Alt-Pop artist Andy Bull has one of those voices that makes you fixated to it's ambiguity. Andy's new album, Sea Of Approval is an exploration of the irony in life and being an artist. When listening to his lyrics there is a relatable feeling. Ideas of uncertainty, identity and approval resonate in his tracks, like "Keep On Running", "Talk Too Much" or "Baby I Am Nobody Now" and the obsession to be 'liked' in our world of social media is depicted in "Loved Like You."
Admitting that he's not entirely the most comfortable with self promotion, I had a chance to chat to Andy about his new album and his involvement in Telstra's Road To Discovery program. Telstra's Road To Discovery is a competition program that help independent and unsigned artists to establish themselves in the music industry with mentoring, advice, recording, touring and much more! You can enter at telstra.com/trtd.
Also, you can read my consolidated interview piece on THUMP (here) where Andy and I talk more about his transition into electronic production, his experience with Kayne, how Sia is an extreme version of himself and his thoughts on the new wave of bedroom beat-makers like Flume and Chet Faker, plus explaining how a tweet from Megan Washington lead her to star in the "Talk Too Much" video clip.
Photos taken by me at the Telstra's Road To Discovery 2014 Launch
Hey Andy, how does it feel to finally be releasing a new album with fresh material?
It's a mix of things - relief, excitement and ambivalence, all of it really! It's sort of like interacting publicly again. I've recorded a lot of music over the past year but didn't release it. It's different and nice. I'm not completely comfortable with some of the self promotion aspects of it. For the music, it's kind of like when you finish a project and you want to keep fixing it and working on it to make it better. But a mix of feelings.
You've produced the whole album yourself. What's it like?
Doing it all yourself gives a kind of freedom and greater responsibility. I found it quite challenging doing it all on my own but the advantage is when you're in a room on your own you are clearly aware of what your bad habits and weaknesses are. It forces you to ask questions like, why I am doing this, since there's no one else making me do it. Also, because there's no one there, all the answers have to come from you and how you want to produce it. Production is partly a practical thing like planning things in and organising time. Then there's the creative as well, like thinking about the creative ideas behind the project. Doing it all myself forces me to face up to myself and didn't allow me the luxury of deferring or blaming someone else. But it was good. I think it should be something everyone should do, just to be alone and be honest with themselves. It's healthy but it's kind of confronting working on your own as well.
You seem quite philosophical and a little sombre in your new album, especially with some of the lyrics.
Yea, I would say that over the course of working on this particular record, I've tried to honestly engage more with some of those feelings, like feelings in myself that are kind of circumspect or somber or just maybe taking the rose coloured sunglasses off for a bit and being a bit more, what I at least for the moment think, realistic about what life is. Life is, from what I understand, mostly disappointment, failure and everything like that, but that's kind of okay too. Music is a good way of taking events or experiences that you might have otherwise just considered as an outright loss, and turning them into something nice or good. Although, you can see pain in that as well. There's no aspect of life that doesn't have a kind of sombreness to it.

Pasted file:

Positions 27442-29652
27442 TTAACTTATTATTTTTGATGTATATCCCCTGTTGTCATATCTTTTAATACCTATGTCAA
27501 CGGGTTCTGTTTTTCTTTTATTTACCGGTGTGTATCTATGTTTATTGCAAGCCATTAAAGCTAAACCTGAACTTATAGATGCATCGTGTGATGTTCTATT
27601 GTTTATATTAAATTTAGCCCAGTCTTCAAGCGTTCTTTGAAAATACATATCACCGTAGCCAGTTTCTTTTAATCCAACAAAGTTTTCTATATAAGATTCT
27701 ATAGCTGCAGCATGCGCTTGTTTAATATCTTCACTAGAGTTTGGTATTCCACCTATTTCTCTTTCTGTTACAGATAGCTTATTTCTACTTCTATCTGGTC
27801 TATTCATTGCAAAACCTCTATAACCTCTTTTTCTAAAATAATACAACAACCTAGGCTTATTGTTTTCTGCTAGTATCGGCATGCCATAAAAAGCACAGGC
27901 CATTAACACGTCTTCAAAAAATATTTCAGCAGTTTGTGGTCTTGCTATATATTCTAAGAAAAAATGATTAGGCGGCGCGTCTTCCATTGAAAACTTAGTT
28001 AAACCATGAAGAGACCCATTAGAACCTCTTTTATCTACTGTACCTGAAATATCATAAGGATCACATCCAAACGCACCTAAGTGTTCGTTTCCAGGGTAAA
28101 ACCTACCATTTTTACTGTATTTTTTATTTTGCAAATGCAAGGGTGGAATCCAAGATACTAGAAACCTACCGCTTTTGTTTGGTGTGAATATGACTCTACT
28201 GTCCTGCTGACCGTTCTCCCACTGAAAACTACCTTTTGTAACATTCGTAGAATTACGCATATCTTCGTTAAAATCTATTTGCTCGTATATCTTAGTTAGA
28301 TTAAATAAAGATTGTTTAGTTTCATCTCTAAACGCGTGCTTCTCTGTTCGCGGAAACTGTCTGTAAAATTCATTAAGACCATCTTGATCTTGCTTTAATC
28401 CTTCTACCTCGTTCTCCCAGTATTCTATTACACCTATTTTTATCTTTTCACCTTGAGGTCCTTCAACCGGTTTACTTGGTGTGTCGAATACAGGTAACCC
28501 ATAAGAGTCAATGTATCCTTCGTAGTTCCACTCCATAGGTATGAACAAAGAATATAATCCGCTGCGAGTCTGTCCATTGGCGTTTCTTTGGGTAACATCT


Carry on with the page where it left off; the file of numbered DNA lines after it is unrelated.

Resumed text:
If you could create your own Andy Bull universe, what would it be like?
Man who knows! I feel like I sort of was in my own Andy Bull universe for the past year (writing the album). Umm…hopefully it would be a very peaceful and gentle place where no one would try to prove any points. It would be a world without extremism of any kind. It would be a world, that would have change a lot. I reckon that's key. A universe that's in constant flux.
You've conducted master classes with Telstra's Road To Discovery. How important do you think programs like this are for young musicians starting out?
Good question! I didn't do anything like this myself when I was starting out, which I would have benefitted from and I possibly had a comparatively narrow experience. I think if you started performing from the suburbs or a country town, it's really hard to come to the city. A lot of kids I have met moved from more regional areas to places like Sydney or Melbourne and it's quite hard to quickly adjust and understand how things operate, like who is who and how to play shows. There's so much knowledge that you don't just get on arrival. I think any program that provides an environment where people are able to share their experiences without a vested economic interest is good. Like, I'm not their record company, I don't necessarily care what they do stylistically or anything like that. I just want to talk and share experiences. Any environment like that, where people can share experiences without there being an economic interest or commercial imperative to their success, is worth while. You get more genuine shared experience and not guidance that might not be appropriate. The potential for something like this is really good.
For new listeners of your music, how would you describe it in 3 words?
Hmm…let me think about this. There's song on the album called Something I Guess. I feel like I can explain it that way. Something I Guess.
Having signed to US record label Republic Records just last year, will we be expecting tours in US for you soon?
We will see. I'm just taking it one step at a time and seeing if people are interested. I mean, I'd like to go all over the place but I feel like I'm going to leave it to the people to decide.